Overview of the neural network architecture. The embedding layer processes the sequence feature before its output is concatenated with the evolutionary profile feature and passed to the hidden layers. As described in the text each hidden layer is either a convolutional layer, an LSTM layer or a dilated convolution block, and the number of such layers is determined by hyperparameter selection. Another hyperparameter is whether an identity mapping is used or not. If this is the case, the input to each hidden layer additionally bypasses that layer to be added or concatenated to its output. Feeding the next layer with both the input as well as the output of the previous layer enables it to correct errors introduced by the previous layer. In case the first hidden layer’s inputs are added to its outputs instead of concatenating them, their dimensions must be aligned to make this operation possible. Therefore, the identity mapping is realized by another convolutional layer with a widow size of one in order to allow for the addition operation. After the hidden layers, several additional convolutional layers may be used with a window size of one, which are connected to the output neurons representing the actual predictions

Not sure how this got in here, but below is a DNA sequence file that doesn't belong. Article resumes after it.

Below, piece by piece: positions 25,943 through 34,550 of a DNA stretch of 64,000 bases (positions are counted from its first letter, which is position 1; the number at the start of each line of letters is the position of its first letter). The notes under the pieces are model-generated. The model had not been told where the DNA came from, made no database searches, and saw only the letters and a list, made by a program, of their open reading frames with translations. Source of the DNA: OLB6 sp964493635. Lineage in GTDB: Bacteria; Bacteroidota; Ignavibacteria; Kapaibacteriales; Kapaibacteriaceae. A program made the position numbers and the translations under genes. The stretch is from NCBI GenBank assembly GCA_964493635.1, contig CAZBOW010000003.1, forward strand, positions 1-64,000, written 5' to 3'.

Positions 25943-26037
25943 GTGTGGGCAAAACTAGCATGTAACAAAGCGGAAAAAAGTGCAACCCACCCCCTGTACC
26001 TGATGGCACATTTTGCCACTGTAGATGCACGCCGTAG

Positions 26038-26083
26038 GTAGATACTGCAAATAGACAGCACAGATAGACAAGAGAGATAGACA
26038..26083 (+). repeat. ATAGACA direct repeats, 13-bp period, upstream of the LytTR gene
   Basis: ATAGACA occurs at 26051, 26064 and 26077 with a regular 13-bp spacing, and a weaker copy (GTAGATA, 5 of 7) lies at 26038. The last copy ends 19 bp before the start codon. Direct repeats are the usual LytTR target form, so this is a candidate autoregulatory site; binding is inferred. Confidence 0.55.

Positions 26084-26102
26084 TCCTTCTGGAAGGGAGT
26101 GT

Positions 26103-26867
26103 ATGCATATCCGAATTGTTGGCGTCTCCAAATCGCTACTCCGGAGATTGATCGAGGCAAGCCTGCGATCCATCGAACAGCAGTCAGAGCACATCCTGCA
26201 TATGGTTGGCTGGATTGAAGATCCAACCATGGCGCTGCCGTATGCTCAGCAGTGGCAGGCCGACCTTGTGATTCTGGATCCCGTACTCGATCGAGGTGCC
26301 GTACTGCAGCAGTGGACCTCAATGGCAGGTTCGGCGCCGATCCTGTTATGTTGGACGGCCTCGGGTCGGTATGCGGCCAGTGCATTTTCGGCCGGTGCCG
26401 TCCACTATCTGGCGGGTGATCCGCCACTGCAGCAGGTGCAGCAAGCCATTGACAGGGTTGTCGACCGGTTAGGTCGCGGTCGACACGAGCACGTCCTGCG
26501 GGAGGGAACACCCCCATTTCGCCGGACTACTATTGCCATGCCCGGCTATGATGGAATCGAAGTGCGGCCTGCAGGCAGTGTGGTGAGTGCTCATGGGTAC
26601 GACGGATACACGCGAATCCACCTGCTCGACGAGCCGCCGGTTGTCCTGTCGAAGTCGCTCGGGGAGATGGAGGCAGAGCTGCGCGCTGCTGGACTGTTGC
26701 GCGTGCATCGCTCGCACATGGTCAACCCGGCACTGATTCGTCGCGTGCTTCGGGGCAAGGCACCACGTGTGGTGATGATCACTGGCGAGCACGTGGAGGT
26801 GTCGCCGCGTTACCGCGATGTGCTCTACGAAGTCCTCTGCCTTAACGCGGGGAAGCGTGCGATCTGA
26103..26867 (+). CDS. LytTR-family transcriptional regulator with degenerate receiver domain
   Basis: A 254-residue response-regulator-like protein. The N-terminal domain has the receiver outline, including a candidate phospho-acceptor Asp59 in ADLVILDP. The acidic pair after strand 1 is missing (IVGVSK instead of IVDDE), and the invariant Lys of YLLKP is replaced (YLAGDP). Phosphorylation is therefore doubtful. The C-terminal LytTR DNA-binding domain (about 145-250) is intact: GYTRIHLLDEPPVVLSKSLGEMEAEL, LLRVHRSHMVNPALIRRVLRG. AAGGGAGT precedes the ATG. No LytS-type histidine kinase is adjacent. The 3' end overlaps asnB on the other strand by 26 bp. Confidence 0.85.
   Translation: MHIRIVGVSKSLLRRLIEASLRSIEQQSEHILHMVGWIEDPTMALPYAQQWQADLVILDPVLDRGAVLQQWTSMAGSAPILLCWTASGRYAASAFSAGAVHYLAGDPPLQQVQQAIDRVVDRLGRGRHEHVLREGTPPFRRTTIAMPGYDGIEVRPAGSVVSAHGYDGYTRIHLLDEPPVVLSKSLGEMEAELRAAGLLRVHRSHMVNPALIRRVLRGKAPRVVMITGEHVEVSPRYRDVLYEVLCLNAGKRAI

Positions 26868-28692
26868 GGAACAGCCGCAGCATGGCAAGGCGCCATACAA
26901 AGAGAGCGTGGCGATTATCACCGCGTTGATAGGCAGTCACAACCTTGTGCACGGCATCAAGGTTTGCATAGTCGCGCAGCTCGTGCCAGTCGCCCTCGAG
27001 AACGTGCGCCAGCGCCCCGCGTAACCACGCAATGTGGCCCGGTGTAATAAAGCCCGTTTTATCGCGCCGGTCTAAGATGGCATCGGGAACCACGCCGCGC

The input and embedding layer form the entry point where the sequence and the evolutionary profile are fed to the NN. Before the two Lx20 matrices representing these features are combined, the sequence feature is processed by a so-called embedding layer [20]. During the training process, this layer learns to map the vectors of length 20 containing the binary encodings of the amino acids to a vector of nembedding real numbers, with each value of the vector potentially representing an amino acid property. The rationale behind this mapping is that the vectors of two amino acids with similar properties are closer to each other in terms of the Euclidean distance between them than two amino acids with different properties. The benefit of this approach is that residue-related features such as physicochemical properties do not have to be manually selected but are rather inferred from the data. The application of the embedding layer to the sequence feature matrix results in a matrix of dimension Lxnembedding, which is then combined with the evolutionary profile to form a Lx (20 + nembedding) sized matrix to be fed to the hidden layers.